A wild tale of awakening, The House of Tusk plunges to realms where lines blur and great truths can only be borne by great imagination . . . and the courage to explore it.
A 16-year-old schoolboy, Jake Burton, returns home for a funeral – an ordinary boy though powerful beyond belief, not only because he is human and what that really means, or because of the astounding legacy he is about to inherit in another world, but because of a far deeper and darker mystery reaching back 10,000 years.
This is a story of an abuse of power of monumental scale. The urgent need to atone for it leads to the formation of a highly unlikely triangle – one of friendship, passion, deep suspicion and betrayal, along with staggering potential. When great forces come crashing together, it will be these three individuals who will decide the fate of the entire cosmos. Whether they destroy it or preserve it will come down to one thing and one thing alone – their ability to trust, above all, themselves and each other.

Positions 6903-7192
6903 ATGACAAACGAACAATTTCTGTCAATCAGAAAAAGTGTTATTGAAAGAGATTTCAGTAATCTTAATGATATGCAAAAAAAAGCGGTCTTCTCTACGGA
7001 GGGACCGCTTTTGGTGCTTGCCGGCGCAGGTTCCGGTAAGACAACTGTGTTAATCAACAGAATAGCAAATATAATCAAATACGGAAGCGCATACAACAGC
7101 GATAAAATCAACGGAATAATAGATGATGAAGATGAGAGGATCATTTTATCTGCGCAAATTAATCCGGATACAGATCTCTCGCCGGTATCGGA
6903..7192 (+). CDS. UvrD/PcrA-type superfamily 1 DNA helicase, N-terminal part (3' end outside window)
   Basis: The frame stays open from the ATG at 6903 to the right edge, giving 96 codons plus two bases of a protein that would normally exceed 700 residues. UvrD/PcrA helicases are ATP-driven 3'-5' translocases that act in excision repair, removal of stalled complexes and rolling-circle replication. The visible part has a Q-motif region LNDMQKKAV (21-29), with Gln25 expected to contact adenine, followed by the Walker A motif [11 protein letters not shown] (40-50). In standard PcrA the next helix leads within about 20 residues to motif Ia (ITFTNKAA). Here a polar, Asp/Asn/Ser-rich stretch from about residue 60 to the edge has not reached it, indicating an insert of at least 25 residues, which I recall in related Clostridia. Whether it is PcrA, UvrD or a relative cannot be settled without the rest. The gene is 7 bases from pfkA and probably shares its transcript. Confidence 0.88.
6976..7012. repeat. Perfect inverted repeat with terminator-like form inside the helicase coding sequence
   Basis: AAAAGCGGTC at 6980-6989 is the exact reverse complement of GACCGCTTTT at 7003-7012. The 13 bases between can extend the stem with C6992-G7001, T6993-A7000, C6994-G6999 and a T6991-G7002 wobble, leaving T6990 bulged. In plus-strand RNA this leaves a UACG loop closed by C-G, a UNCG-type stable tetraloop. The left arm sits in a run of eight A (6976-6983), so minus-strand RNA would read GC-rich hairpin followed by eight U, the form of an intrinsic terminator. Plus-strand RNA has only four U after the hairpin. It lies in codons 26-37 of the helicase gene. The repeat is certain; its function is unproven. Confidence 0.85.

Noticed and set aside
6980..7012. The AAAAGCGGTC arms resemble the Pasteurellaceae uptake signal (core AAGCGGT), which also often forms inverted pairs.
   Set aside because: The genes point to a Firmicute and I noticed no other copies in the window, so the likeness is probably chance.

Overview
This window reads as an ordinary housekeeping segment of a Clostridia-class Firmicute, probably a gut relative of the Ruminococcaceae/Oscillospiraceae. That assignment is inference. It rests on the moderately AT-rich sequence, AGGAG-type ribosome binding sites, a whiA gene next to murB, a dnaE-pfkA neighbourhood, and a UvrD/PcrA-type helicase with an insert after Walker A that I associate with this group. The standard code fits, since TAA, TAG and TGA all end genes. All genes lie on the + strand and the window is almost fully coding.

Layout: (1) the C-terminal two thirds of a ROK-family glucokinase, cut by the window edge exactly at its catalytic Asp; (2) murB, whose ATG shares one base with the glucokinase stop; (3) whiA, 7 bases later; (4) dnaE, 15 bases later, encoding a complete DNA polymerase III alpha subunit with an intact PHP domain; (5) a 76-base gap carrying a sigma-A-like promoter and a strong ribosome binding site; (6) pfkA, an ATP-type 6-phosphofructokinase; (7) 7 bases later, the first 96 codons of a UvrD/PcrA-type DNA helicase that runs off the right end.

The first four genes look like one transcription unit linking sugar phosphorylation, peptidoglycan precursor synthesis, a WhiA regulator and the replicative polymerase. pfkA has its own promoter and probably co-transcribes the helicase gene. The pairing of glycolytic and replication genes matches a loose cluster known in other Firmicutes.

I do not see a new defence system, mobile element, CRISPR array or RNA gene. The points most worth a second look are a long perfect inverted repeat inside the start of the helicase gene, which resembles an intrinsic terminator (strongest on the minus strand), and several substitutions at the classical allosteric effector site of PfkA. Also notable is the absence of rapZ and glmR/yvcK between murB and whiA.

The House of Tusk is Book One in the Lanterns Trilogy, both a perilous voyage through the inner-worlds and a rite of passage – understanding the origin of inherited fears and catching a glimpse of our deeper nature beyond them.
The House of Tusk, Chapter 3, audio – Memory in the Sword
In a dream, Jake takes hold of a powerful sword, accessing its memory of a gruesome murder in front of a portal. Before the fatal blow, the memory is interrupted by something of terrifying power.
The House of Tusk, Chapter 2, audio – The Yakreth Warrior
Rani, a warrior from the world of Wrathlabad, has been sent on her first mission, to protect a boy called Jake. It has scarcely begun when she is forced to return to her chief to consult him on a matter of urgency.
The House of Tusk, Chapter 1, audio – Frost
While returning home for a funeral, a ghost tells Jake that he must die. He is then accosted by a striking boy named Frost who knows far too much not only about Jake but the deeper nature of reality.
The House of Tusk – trailer
1 minute audio on why fantasy novel 'The House of Tusk' is wildly different, deeply magical and profoundly real . . .